Physiological, morphological and behavioural responses of self-feeding precocial chicks copying with contrasting levels of water salinity during development

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Physiological, morphological and behavioural responses of self-feeding precocial chicks copying with contrasting levels of water salinity during development

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Title: Physiological, morphological and behavioural responses of self-feeding precocial chicks copying with contrasting levels of water salinity during development
Author: Rocha, Afonso Duarte dos Reis; Silva, Joana Rita Martins; Villegas Sánchez, María Auxiliadora; Sánchez Guzmán, Juan Manuel; Ramos, Jaime Albino; Masero Osorio, José Antonio
Abstract: Combined physiological and behavioural responses to salt loads during development have rarely been studied in air-breathing vertebrates able to inhabit hypersaline habitats, but they may be of particular importance in understanding, for example, the differences among species in patterns of habitat use or ontogenetic diet switches. Here, we compared the physiological and behavioural responses of self-feeding precocial chicks developed in contrasting levels of water salinity. The model species was the Black-winged Stilt (Himantopus himantopus) a precocial shorebird that breeds in a range of habitats from freshwater to hypersaline wetlands. Specifically, we compared resting metabolic rate (RMR), heat shock proteins (Hsp70), plasma ions, hematocrit, body mass, body size, growth rate and headshaking behaviour of captive-reared Black-winged Stilt fledglings developed under fresh (0 ½), saline (20 ½), and hypersaline (60 ½) water. Contrary to expectations, none of the physiological and morphological variables measured differed significantly among treatments. Likewise, the RMR of wild and captive-reared fledglings was similar. Surprisingly, the saltgland mass of wild fledglings from freshwater and those from hypersaline habitats was also similar. However, head-shaking, a behavioural response associated to minimize salt intake and to expel the secretions of salt glands, differed according to salinity source: head-shaking rate increased with increasing salinity. The results of this study support the key role of behavioural osmoregulation in avoiding salt stress during development.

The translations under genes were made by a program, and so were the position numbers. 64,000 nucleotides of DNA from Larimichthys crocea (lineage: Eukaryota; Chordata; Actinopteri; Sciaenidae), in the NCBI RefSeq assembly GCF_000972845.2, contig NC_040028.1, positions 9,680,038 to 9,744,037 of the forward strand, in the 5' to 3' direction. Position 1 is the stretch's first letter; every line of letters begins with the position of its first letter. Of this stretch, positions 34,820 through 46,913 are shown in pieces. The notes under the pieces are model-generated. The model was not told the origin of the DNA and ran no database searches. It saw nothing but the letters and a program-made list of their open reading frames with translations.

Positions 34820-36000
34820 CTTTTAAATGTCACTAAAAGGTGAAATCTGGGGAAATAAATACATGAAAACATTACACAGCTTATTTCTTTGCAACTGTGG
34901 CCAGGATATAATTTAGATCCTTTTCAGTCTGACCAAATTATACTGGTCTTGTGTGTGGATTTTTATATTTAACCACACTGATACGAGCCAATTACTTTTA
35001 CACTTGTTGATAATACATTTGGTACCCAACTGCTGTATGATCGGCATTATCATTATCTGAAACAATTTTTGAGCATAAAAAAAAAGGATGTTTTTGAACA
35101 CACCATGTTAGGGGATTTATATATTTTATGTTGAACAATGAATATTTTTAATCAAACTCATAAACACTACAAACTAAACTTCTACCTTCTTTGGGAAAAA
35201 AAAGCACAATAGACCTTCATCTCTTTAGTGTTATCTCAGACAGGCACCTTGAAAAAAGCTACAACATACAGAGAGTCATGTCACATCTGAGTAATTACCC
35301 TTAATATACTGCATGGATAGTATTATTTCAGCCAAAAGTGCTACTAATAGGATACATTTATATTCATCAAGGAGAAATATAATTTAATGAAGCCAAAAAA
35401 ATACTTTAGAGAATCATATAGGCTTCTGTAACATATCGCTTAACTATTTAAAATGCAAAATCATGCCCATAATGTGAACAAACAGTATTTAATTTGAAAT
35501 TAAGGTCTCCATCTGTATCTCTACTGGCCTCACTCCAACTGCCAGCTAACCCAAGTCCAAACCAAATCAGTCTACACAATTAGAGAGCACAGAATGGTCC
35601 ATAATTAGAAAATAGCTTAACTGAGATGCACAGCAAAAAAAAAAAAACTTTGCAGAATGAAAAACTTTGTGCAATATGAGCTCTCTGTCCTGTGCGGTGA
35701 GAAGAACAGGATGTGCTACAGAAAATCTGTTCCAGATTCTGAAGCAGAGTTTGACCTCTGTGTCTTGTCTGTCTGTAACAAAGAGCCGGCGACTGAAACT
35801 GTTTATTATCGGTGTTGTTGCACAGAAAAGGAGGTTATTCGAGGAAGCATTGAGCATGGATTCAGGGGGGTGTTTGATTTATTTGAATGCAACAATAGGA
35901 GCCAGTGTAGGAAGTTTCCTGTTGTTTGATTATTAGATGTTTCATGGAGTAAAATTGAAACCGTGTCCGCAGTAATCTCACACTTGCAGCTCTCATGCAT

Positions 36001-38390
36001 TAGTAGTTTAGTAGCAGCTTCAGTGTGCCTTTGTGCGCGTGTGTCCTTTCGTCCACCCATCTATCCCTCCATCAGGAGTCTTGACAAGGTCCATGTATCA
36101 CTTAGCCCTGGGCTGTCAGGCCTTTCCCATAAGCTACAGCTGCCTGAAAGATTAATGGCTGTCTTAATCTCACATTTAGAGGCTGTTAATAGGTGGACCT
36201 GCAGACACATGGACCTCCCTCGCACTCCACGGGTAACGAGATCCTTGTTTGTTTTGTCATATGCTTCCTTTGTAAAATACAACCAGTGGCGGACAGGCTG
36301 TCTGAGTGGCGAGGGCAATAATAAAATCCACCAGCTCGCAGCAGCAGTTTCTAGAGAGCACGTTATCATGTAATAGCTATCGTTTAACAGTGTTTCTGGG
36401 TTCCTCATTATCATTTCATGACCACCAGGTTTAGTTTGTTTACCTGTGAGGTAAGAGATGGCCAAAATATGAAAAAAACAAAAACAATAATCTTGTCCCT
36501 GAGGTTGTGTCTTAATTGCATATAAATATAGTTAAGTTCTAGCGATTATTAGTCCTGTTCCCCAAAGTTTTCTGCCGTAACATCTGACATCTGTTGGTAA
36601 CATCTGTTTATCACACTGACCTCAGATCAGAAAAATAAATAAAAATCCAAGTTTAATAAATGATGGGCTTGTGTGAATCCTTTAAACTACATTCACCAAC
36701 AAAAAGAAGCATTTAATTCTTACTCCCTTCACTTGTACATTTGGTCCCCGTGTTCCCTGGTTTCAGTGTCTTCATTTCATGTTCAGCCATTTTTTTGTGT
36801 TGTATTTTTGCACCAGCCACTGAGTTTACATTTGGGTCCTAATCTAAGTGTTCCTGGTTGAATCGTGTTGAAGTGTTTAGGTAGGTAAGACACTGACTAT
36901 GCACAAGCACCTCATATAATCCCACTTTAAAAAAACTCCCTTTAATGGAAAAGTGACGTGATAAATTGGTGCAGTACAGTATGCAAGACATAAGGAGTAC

URI: http://hdl.handle.net/10662/7088
Date: 2016


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